A coat of arms to honour murdered MP Jo Cox will be unveiled in Parliament by her two children, Speaker John Bercow has announced.
The memorial plaque featuring a coat of arms designed by her children Cuillin, six, and Lejla, four, will be installed in the Commons chamber on Saturday during a unique “family day” in Parliament when MPs and staff will be encouraged to bring their children into the chamber.
Inspired by Ms Cox’s maiden speech, the plaque will bear the motto “More in Common”, with elements to show off her love of rivers and mountains and her support for women, as well as four red roses to represent each of her family members, two red for Labour and two white for Yorkshire.
The unveiling - which was rescheduled due to the election - comes days after the first anniversary of the Labour MP’s murder by right-wing extremist Thomas Mair as she arrived to host a surgery in her Batley and Spen constituency.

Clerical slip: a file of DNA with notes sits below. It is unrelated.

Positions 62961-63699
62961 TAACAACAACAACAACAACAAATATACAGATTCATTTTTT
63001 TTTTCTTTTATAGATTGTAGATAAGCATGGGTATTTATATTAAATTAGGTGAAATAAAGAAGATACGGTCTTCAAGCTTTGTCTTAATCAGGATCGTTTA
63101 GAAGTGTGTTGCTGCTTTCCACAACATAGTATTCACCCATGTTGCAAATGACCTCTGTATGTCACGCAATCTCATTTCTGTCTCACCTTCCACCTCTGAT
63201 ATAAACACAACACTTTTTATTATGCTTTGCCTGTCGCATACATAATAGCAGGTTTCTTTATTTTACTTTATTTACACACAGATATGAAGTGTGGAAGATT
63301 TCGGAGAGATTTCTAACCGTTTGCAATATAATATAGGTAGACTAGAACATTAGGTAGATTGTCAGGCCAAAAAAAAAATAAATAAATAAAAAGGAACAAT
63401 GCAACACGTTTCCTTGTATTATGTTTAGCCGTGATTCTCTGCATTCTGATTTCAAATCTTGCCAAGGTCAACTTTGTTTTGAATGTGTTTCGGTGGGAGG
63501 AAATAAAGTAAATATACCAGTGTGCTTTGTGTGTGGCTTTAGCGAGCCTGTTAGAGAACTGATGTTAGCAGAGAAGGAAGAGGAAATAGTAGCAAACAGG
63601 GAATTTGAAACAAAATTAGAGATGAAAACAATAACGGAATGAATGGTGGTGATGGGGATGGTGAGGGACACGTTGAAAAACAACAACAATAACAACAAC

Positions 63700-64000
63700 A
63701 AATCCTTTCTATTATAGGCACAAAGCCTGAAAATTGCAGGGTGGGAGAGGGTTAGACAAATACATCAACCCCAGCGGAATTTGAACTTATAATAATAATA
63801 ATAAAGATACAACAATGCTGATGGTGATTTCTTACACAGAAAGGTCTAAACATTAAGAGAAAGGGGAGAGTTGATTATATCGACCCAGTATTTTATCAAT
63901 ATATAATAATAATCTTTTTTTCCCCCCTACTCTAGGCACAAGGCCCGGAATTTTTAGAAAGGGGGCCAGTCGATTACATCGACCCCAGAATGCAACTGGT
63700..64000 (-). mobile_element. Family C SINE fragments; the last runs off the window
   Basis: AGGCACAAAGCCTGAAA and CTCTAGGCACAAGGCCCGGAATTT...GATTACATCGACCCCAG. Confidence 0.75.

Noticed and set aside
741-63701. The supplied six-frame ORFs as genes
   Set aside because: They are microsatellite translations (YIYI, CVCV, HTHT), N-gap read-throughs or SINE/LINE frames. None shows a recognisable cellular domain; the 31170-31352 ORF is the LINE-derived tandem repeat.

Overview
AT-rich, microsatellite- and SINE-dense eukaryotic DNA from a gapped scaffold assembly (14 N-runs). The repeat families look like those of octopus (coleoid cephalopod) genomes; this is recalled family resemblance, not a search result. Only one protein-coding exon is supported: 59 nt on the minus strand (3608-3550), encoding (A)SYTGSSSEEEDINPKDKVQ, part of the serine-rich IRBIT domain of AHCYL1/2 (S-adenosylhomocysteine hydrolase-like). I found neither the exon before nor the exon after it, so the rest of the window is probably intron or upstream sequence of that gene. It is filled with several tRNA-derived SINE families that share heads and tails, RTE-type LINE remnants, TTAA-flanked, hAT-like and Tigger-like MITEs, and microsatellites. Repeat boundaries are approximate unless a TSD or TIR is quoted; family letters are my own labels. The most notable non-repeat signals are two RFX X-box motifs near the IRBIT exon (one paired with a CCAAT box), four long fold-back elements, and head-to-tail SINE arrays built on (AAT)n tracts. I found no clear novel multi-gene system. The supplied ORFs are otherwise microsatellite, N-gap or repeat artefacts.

Mr Bercow, who will host the event, told MPs: “I remind members that the coat of arms of our departed friend and colleague Jo Cox will be unveiled this Saturday, June 24.”
The memorial will be on the Opposition side of the chamber and is currently hidden by a curtain ahead of its official unveiling.
Labour leader Jeremy Corbyn paid tribute to Ms Cox during the Queen’s Speech debate in the Commons, where he praised the series of Great Get Together community events held across the country to commemorate the anniversary of her death.
He said: “It’s just over a year ago that Jo was taken from us by someone driven by hatred.
“Jo was driven by love and by an infectious energy.
“It was in the spirit of that energy and a passion for people, life and justice that so many events were held in her memory around the country... We should remember her and thank her, and ensure that these Great Get Together events do continue year in, year out to unite our communities.”
Heraldic shields are traditionally installed in the Commons chamber for MPs killed while in office.
As well as honouring MPs who fell in battle, there are also shields in memory of Conservative MP Ian Gow, who was killed by an IRA car bomb in 1990, and Tory shadow Northern Ireland secretary Airey Neave, who died in a car bomb attack in Westminster in 1979.